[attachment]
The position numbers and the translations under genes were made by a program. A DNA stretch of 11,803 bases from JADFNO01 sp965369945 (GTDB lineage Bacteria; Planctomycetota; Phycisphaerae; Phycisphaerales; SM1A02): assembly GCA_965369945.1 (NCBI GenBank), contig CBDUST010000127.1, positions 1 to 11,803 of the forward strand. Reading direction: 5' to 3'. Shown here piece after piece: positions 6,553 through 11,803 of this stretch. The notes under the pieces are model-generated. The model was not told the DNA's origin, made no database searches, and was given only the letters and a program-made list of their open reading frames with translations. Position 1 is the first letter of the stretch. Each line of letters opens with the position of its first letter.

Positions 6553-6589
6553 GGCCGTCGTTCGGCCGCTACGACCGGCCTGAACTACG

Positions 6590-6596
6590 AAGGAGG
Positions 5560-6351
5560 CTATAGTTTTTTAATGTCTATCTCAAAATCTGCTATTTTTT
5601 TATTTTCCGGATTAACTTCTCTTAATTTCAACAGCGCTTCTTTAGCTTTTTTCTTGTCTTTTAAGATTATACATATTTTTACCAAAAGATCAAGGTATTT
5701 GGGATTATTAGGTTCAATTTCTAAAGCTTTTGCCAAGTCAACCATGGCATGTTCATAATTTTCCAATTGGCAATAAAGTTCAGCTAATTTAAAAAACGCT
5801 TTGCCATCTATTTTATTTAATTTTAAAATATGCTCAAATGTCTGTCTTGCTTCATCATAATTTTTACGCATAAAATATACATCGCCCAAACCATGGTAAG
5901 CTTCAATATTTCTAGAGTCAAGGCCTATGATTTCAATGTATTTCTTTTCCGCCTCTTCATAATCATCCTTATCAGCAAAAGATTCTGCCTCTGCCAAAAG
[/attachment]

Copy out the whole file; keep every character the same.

The position numbers and the translations under genes were made by a program. A DNA stretch of 11,803 bases from JADFNO01 sp965369945 (GTDB lineage Bacteria; Planctomycetota; Phycisphaerae; Phycisphaerales; SM1A02): assembly GCA_965369945.1 (NCBI GenBank), contig CBDUST010000127.1, positions 1 to 11,803 of the forward strand. Reading direction: 5' to 3'. Shown here piece after piece: positions 6,553 through 11,803 of this stretch. The notes under the pieces are model-generated. The model was not told the DNA's origin, made no database searches, and was given only the letters and a program-made list of their open reading frames with translations. Position 1 is the first letter of the stretch. Each line of letters opens with the position of its first letter.

Positions 6553-6589
6553 GGCCGTCGTTCGGCCGCTACGACCGGCCTGAACTACG

Positions 6590-6596
6590 AAGGAGG
Positions 5560-6351
5560 CTATAGTTTTTTAATGTCTATCTCAAAATCTGCTATTTTTT
5601 TATTTTCCGGATTAACTTCTCTTAATTTCAACAGCGCTTCTTTAGCTTTTTTCTTGTCTTTTAAGATTATACATATTTTTACCAAAAGATCAAGGTATTT
5701 GGGATTATTAGGTTCAATTTCTAAAGCTTTTGCCAAGTCAACCATGGCATGTTCATAATTTTCCAATTGGCAATAAAGTTCAGCTAATTTAAAAAACGCT
5801 TTGCCATCTATTTTATTTAATTTTAAAATATGCTCAAATGTCTGTCTTGCTTCATCATAATTTTTACGCATAAAATATACATCGCCCAAACCATGGTAAG
5901 CTTCAATATTTCTAGAGTCAAGGCCTATGATTTCAATGTATTTCTTTTCCGCCTCTTCATAATCATCCTTATCAGCAAAAGATTCTGCCTCTGCCAAAAG